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Mason City helps fund rehab projects with forgivable loans

MASON CITY — Donnie Cooper stood in the sunlight and looked down at the gravel parking lot at his car repair business at 1414 N. Federal Ave.

Soon it will be paved, one of several improvements Cooper plans through a forgivable loan program instituted by the city.

The program, called the Corridor Revitalization Loan program (CoRL) is designed to help property owners repair and rehab their businesses.

The City Council approved forgivable loans last week for Cooper’s business on North Federal and for the Ashley Inn on South Federal.

Cooper will receive almost $21,000 for several exterior repairs and upgrades including paving the the gravel parking lot with asphalt, storm drain work, sidewalk repairs, fence replacement, landscaping, roof work, painting, replacing the furnace and air conditioning system and updating signage.

Total cost of the project is just under $42,000. NSB Bank has verified Cooper has adequate assets to meet the 100 percent match requirement. “Thus, the loan is half the total cost,” said Steven Van Steenhuyse, director of development services.

“Cooper is making significant improvements to this building that will increase the assessed value of this property,” Van Steenhuyse said, adding that the exterior improvements will also improve the aesthetics of the neighborhood.

The council also approved a $30,000 forgivable loan to Kelly Helgeland of Kelly Motel Corp. for upgrades and repairs to the motel at 3451 S. Federal Ave.

The project includes new siding for office and caretaker’s residence, replacement of windows in the same area, new doors for the motel rooms, a new steel roof, repainting the motel and resurfacing the parking lot.

Van Steenhuyse said total cost is $65,000. Helgeson will receive $30,000, the maximum amount allowed. He said First Citizens National Bank has provided a loan commitment of up to $30,000. Helgeson is responsible for the remaining $5,000.

Just as in the case of the North End property, the CoRL loan review committee noted how the improvements will increase the assessed value of the hotel property and improve the aesthetics of the area.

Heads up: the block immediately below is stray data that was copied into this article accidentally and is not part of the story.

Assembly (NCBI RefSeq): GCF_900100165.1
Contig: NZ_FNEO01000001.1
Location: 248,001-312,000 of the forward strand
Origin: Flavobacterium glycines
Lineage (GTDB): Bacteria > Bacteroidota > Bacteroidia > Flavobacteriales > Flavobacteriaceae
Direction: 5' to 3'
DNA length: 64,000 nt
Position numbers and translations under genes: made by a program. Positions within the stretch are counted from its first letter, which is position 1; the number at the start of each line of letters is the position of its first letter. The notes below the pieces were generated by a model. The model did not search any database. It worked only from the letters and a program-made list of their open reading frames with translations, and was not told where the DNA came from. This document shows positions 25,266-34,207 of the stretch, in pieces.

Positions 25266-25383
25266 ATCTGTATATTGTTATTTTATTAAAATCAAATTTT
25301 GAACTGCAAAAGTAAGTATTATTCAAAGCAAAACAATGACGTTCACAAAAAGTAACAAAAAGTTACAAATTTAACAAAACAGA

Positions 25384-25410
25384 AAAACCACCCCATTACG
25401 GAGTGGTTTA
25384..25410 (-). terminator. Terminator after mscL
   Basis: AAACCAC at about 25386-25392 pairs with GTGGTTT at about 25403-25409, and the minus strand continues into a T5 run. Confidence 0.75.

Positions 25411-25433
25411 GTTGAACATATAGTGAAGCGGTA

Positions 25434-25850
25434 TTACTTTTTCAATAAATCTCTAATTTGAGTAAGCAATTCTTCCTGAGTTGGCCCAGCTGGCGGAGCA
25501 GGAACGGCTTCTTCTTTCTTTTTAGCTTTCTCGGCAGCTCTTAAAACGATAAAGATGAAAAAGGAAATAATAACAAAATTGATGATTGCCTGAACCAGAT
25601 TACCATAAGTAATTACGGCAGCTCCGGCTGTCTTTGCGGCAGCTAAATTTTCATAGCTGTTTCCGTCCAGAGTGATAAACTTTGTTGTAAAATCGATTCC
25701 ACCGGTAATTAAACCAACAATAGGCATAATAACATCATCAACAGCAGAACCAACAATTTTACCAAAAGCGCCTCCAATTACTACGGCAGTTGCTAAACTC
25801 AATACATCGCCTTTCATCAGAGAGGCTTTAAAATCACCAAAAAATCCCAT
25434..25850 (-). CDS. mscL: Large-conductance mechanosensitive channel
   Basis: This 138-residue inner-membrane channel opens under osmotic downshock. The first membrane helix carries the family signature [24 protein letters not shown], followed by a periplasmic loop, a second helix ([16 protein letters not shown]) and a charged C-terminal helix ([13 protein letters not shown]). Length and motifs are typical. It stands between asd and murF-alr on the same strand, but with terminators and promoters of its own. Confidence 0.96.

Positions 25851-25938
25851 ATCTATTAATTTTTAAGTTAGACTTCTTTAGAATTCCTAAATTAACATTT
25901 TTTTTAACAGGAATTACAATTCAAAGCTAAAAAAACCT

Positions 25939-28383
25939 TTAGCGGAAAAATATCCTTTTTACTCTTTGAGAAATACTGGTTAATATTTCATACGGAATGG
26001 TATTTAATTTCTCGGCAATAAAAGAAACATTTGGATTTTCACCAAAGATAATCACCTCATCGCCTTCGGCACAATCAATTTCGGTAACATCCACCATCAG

Both loans are financed with TIF funds in the Capital Improvement Plan and have no impact on the city operating budget.

City Council members praised Cooper and Helgeland for making use of the city program to help renovate their properties.

Travis Hickey thanked them both for their investments. Councilman John Lee said, “Hopefully, this will help get others involved.”

Mayor Eric Bookmeyer said, “This program is doing exactly what it was intended to do.”

The CoRL program is part of a package of programs approved by the City Council in 2015 to improve and enhance the city’s older commercial corridors, primarily on north and south Federal Avenue (excluding downtown).

It also can be used in the central part of Highway 122 where the road is split into two one-way streets.

The program provides a forgivable loan of up to $30,000 for improvements to properties that improve the aesthetic appearance of the area and raise property values and must be matched 100 percent from other sources.

If the owner maintains ownership and maintains the improvements for seven years, the loan is forgiven.

The loan is forgiven at a rate of 1/84th per month up to seven years. If the owner fails to maintain the improvements during the forgiveness period, the balance of the loan becomes due.